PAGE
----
When it's time to leave school behind for the "real world," Jean Ferro encourages every photography student about their prospects for breaking into the field: "I believe that every door has a knob. That knob can be turned, and the door can be opened." Nevertheless, it can be tough to get work or make sales, regardless of your specialty. Mopsik warns that it "takes multiple contacts to get assignments," so don't be discouraged if you aren't picked up as a result of your first call. He adds that the "Internet is an invaluable resource for finding clients," and that you should always try to leverage any work you do get into additional opportunities. He talks about a phase in his career when he "did work for some heavy-equipment manufacturers"; he didn't try to sell images to their competitors at the same time, but he did get in touch with non-competing firms in similar fields: "While I was doing pictures of my client's forklifts, I was looking at the man-lifts on the site to see who manufactured them; while I was shooting my client's trucks, I looked at cranes and booms; and so on." He was able to parlay this information into contacts, and these contacts into agreements to buy images that he was able to take at the same sites where he was already shooting.

When asked what types of work probably will and won't be available for photography students in a few years' time, Mopsik cautions that the field of photo-illustration, in which photographers create new images specifically for books, magazine articles, and other presentations, is "dead," having been killed off by the widespread availability of royalty-free and stock photos. Instead he suggests looking for opportunities with the "kinds of products and services [that] have an ongoing need for images; for example, new car models come out every year" -- although he notes that "nobody goes out onsite with cars, you just shoot locations and [digitally] add the cars later."

As for other options, "Editorial work is very difficult to get into, and -- with few exceptions -- while it might be philosophically rewarding, it isn't financially: The New York Times now pays only $200 for an image, and Knight Ridder (purchased by The McClatchy Company in 2006) wants joint licensing rights on every image they buy. There's more money in advertising and corporate work." He continues sadly that "shooting stock is tough" as well, because the stock companies aren't exactly generous either. He's leading an effort at ASMP and elsewhere in the industry to help photographers use the Internet to license their images independently of the stock companies and other corporations; this will require a robust Net-wide image database, but he says optimistically that he's "looking toward the day when photographers have [full] control of their own images."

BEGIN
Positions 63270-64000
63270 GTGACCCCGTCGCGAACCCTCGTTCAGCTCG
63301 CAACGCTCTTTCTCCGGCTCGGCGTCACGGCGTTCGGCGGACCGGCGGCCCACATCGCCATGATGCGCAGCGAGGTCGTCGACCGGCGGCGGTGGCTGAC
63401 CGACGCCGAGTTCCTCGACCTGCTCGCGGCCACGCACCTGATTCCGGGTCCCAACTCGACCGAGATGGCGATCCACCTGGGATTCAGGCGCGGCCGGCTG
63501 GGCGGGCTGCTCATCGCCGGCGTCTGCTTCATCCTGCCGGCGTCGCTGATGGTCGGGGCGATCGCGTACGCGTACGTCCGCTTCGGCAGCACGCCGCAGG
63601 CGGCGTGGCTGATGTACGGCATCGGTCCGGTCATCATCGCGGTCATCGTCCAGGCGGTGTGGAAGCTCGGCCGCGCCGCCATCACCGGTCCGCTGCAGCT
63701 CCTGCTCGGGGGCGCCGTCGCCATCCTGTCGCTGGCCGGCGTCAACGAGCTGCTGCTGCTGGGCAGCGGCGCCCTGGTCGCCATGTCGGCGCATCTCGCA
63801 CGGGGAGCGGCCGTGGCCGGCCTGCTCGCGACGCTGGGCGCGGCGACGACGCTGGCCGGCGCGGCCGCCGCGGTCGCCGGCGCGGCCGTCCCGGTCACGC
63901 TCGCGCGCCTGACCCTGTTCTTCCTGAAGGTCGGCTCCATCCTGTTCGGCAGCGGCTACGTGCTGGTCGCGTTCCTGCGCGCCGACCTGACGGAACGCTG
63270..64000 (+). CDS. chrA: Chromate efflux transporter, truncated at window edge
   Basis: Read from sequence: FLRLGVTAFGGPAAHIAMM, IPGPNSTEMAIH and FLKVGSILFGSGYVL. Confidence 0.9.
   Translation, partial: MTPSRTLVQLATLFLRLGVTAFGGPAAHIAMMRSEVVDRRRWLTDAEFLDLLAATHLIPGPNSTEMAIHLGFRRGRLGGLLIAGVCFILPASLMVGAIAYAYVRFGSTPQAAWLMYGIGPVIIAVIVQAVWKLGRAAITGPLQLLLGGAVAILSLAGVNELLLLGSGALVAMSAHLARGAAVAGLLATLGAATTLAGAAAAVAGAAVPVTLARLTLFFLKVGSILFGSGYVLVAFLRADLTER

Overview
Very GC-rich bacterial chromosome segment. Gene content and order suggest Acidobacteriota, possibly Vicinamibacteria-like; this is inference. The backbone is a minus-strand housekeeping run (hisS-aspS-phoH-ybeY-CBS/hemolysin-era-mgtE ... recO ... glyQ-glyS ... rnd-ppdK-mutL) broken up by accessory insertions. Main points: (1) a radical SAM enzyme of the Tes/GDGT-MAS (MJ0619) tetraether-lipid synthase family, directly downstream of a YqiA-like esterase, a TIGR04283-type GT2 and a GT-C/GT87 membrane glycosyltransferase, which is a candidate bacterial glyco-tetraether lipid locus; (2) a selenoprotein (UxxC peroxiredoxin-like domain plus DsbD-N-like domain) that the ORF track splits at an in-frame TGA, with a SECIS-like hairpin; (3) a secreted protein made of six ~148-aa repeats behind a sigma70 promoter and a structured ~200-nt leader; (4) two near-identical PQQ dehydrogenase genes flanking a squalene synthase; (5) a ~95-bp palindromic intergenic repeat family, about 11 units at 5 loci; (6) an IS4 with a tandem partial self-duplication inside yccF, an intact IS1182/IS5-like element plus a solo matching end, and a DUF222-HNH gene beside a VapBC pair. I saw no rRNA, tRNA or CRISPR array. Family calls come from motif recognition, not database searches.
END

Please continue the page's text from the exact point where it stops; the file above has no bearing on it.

Image Isn't Everything...Or is It?

There's that word again: "image." It isn't everything, as some have said. But it's the stock in trade of the pro photographer, whether you're capturing the perfect shot of a fashion model, a school-board meeting, an exchange of vows, or a blackberry pie. Nevertheless, while the image is central to your business, you mustn't allow it to become more important than the living things, objects, or ideas you're portraying. In each picture, no matter how mundane, you should strive to capture a little of the essence of your subject, so that it reaches out from the frame and touches the viewer. Being able to do that consistently is what separates the good photographers from the great ones. A photography school can't teach that to you if you don't already have some grasp of it, but it can hone your instincts and help you to tease out that essence, even in different media and under difficult conditions. Learn, and someday you'll attract a powerful image and reputation of your own.